Friday, March 26, 2021

The Wandering (Part 4)

When I arrived back at our lean-to after my bath, I spread my damp, clean clothes from the sea upon the hut to dry. Ignose sat glassy-eyed by the fire, holding the sleeping man-child. She did not look up when I sat to add more twigs and sticks to the fire , rocking on my heals before our flame.

“I've named him Roan.” Her voice broke the silence and made me flinch. I looked up, and her face was towards me. Her cheeks were wet but her eyes looked beyond me, towards the trees.

I blinked again surprise and almost fell over.

“You cannot!” I said.

Ignose began to weep in ernest again. 

“They have taken my daughter from me. They have given her to another. All because she was ocean born, and I was not. Because I am cursed and she is not. Why did you fetch the Ogna. Why, why Solamae. Did I not tell you that I would give birth on land? Did I not instruct you, time and time again, to let me give birth as I wanted? A cursed life is the only life I had to offer a daughter. It was good enough for my mother to give to me, but now I am denied this for my own child.” She laughed hoarsely.

I gulped.

“I knew you would not want your daughter to suffer.” I said, slowly. “You said you were having a boy, so I thought it did not matter. The sounds you made scared me. I did not know what would happen. It might have been worse than the rocks.”

Ignose gently laid her son in a basket to her left. She stood, and her face was like thunder over me.

“It is not fair.” She said quietly, as I began to tremble. “My daughter is gone. You have greatly displeased me and the bad omens you have brought will never be forgiven. I will never--” here she picked up a thin branch from the ground-- “forgive you.” Before I knew it, the branch was over her head, coming down on my back. Switch. Again. Switch. Again. I covered my face and fell to the dirt. It stung. It would leave welts, but not bruises. Ignose is kind.

And while it was true she had asked me not to fetch the Ogna... in the deep in the night, she had begged me to never let her daughter turn out like her, out like me. I had done what I had to do.

Three switches later and Ignose was cradling me in her arms and sobbing into my hair while I clung to her.

“Why do you never fight back,” She croaked, squeezing me. “Why don't you yell at me, for a change.”

I smiled and hugged her tighter. For some reason, the switching had left me feeling lighter, somehow. Forgiven. Absolved.

“I need to go fetch some mushrooms for dinner, moon-sister,” I said “Or we will have nothing to eat tonight.”

Ignose released me, and she, too, seemed lighter, more relaxed. She tweaked my shoulder and grinned at me.

“The Ogna brought me a basket of spring vegetables for nursing,” She said. “There are turnips and broccoli, an onion, some peppers...and sweet potatoes.” Now I stared. Sweet potatoes? For us? My mouth started to water.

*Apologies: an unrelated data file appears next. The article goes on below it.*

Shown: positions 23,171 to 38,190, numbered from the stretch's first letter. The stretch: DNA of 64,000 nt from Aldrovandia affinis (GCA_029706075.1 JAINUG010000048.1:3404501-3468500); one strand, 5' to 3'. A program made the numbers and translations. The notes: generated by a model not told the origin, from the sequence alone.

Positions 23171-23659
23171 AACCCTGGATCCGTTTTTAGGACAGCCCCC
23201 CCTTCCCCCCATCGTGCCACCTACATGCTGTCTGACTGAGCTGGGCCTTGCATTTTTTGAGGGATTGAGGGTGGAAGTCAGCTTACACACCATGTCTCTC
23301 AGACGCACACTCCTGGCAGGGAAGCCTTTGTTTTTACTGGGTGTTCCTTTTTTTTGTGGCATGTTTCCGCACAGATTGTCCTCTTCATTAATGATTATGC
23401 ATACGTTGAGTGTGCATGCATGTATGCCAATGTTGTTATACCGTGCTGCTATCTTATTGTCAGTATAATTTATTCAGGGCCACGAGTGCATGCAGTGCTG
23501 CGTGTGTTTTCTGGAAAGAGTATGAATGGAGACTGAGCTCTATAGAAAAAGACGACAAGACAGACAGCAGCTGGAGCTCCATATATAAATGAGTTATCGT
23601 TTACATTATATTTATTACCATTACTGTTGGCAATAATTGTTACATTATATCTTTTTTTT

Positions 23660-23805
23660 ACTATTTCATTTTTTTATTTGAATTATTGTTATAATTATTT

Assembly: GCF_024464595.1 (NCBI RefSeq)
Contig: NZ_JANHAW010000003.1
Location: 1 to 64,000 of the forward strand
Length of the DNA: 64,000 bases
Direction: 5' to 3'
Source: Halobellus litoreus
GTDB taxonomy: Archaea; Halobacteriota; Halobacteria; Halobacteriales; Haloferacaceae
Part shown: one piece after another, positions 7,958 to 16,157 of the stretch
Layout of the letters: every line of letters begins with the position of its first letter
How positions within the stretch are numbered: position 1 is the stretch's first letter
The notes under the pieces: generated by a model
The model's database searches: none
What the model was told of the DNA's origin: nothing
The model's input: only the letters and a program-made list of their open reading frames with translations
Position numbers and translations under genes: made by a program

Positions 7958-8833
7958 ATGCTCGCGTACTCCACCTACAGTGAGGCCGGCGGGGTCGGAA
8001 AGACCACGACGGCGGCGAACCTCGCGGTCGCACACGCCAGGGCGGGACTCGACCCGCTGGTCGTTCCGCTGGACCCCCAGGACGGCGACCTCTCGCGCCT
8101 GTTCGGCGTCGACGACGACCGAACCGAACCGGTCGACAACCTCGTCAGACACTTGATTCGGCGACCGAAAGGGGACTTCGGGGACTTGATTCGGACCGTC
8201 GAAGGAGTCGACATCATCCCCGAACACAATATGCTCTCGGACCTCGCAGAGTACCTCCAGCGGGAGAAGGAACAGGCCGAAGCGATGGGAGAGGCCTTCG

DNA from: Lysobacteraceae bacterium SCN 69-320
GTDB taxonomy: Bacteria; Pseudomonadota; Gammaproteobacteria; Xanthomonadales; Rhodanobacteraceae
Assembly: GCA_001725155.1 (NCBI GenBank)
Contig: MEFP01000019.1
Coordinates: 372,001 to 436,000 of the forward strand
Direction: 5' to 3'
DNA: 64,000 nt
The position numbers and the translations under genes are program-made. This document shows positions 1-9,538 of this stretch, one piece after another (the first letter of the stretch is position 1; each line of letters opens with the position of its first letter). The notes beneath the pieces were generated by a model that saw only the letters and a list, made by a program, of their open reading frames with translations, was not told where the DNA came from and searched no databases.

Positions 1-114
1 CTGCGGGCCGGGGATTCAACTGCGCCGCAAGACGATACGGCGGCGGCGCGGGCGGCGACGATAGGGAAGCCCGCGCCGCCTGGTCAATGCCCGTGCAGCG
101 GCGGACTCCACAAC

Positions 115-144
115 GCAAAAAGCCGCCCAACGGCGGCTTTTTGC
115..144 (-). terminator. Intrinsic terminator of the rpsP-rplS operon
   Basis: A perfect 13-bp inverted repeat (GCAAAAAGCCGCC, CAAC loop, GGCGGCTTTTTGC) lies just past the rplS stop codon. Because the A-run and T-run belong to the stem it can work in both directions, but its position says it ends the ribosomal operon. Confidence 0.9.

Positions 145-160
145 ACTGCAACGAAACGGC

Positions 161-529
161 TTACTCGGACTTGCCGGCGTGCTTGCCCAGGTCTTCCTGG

While Ignose held Roan, I fetched our clay cooking tray and strung it over the fire with kai reeds. Soon the smell of roasting veggies filled the air while Roan slept.

“Tell me the story of my birth.” I begged, to break the silence and to further cheer Ignose. Ignose smiled. She loved this story almost as much as I.

“There was a storm,” Ignose began, reminiscing. I relaxed, turning veggies. This is a story I had heard a hundred times over.

“I have never seen the sky so black. Everyone said the Creator was angry and I also was black and blue from being beaten for my ill luck. I remember crying in my lean-to, wet and miserable and hungry.”

“That night, I decided that enough was enough. Since I had not been born in the sea, to the sea I would go. The sea would be my forever home. I would trouble my sisters no more. My death would bring good omens, not bad, to my moon-sisters. And perhaps, in death, I would finally be forgiven.”

“I left my tent. The downpour was intense. I couldn't see beyond my two hands. The rain was pounding my body and the noise drowned out all else. I made my way down the path, slipping in the mud, not caring where I fell.

About halfway there I passed some of the women. They were huddled around another. She was screaming. I could hear her cries between the peels of thunder.

I ignored them, wrapped in my own thoughts. It wasn't until I reached the rocks that I realized what she was saying. My baby, my baby. And there you were. Tucked against the side of a rock, wet and miserable. When my eyes met yours, you started to cry again, mewing for me. I knew. I just knew. I picked you up and popped you in my shirt. The act of me walking must have soothed you to sleep, because your bald little head was nestled close under my chin in slumber by the time I made it to the village.”

I gasped. She had never said the part about going to the village after she found me. Ignose paused, as if searching for words.

“You were beautiful. And we both saved someone that night.”

I lean back, thoughts swirling. I'd never thought about it before, but who had nursed me back to life? Certainly not Ignose. Yet she always swore by the Creator she didn't know who my mother was, when I asked. Yet someone had nursed me. Hadn't they? Someone must have suckled me and held me close, and cuddled me in the night.

Someone else in the village cared for me. But who was it?


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